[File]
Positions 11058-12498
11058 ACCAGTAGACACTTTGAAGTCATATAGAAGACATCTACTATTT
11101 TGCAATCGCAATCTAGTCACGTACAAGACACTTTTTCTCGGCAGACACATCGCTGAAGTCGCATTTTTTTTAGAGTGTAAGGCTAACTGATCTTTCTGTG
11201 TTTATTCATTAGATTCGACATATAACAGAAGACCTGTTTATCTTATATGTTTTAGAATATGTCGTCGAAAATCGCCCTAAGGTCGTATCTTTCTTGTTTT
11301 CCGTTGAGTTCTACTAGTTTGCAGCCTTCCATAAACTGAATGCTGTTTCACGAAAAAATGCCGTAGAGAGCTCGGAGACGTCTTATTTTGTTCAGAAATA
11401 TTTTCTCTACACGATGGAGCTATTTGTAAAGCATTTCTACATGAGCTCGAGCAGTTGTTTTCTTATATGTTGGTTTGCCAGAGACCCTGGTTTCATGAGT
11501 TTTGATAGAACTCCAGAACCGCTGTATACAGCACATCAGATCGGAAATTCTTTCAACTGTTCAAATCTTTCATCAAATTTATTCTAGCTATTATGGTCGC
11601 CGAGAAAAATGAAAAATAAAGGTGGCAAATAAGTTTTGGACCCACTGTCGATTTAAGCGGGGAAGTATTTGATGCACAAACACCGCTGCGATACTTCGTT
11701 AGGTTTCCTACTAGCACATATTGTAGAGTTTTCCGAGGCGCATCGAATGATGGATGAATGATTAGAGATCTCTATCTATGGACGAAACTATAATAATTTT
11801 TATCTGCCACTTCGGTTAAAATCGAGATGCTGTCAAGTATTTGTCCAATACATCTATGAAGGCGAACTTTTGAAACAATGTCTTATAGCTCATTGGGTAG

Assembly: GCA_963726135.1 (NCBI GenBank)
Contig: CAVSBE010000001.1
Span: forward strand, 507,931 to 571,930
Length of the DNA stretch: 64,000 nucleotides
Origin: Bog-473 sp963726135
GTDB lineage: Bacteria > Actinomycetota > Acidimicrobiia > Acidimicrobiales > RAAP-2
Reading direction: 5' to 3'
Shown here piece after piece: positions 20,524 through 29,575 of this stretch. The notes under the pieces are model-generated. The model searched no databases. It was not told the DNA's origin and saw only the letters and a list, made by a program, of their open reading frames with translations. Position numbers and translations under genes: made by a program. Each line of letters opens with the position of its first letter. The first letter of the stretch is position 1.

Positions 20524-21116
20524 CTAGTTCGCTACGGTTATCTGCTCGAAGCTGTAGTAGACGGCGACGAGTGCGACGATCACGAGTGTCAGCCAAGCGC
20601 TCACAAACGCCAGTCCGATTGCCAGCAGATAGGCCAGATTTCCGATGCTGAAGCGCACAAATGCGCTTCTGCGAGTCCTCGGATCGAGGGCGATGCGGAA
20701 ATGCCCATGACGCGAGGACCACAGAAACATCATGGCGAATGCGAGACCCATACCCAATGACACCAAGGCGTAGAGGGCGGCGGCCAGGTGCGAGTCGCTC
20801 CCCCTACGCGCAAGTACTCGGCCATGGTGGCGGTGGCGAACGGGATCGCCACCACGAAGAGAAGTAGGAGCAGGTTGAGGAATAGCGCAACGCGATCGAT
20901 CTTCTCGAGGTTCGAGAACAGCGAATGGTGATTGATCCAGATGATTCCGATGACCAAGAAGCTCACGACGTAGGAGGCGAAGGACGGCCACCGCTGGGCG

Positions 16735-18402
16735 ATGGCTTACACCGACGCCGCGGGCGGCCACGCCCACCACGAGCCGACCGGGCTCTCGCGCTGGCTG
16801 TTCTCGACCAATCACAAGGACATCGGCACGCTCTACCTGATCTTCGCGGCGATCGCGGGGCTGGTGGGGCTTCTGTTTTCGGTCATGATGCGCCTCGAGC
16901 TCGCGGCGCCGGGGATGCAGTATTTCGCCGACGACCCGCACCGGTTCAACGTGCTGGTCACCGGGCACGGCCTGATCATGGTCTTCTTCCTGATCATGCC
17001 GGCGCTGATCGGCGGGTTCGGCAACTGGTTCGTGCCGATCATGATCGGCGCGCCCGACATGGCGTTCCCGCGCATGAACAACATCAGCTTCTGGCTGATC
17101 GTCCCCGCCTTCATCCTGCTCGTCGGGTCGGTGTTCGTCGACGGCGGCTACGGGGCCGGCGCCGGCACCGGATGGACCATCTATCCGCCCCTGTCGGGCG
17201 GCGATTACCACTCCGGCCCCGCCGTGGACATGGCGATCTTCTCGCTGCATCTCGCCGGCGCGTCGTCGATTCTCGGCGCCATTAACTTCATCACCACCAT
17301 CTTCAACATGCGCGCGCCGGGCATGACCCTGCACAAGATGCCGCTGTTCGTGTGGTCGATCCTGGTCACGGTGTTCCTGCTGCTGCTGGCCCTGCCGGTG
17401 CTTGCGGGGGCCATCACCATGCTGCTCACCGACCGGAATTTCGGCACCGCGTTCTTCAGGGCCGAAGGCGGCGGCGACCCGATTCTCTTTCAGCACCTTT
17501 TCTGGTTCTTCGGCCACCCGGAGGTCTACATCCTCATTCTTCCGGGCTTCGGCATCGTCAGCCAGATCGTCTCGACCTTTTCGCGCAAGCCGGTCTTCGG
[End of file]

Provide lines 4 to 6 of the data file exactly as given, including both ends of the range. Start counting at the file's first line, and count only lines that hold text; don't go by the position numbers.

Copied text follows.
11201 TTTATTCATTAGATTCGACATATAACAGAAGACCTGTTTATCTTATATGTTTTAGAATATGTCGTCGAAAATCGCCCTAAGGTCGTATCTTTCTTGTTTT
11301 CCGTTGAGTTCTACTAGTTTGCAGCCTTCCATAAACTGAATGCTGTTTCACGAAAAAATGCCGTAGAGAGCTCGGAGACGTCTTATTTTGTTCAGAAATA
11401 TTTTCTCTACACGATGGAGCTATTTGTAAAGCATTTCTACATGAGCTCGAGCAGTTGTTTTCTTATATGTTGGTTTGCCAGAGACCCTGGTTTCATGAGT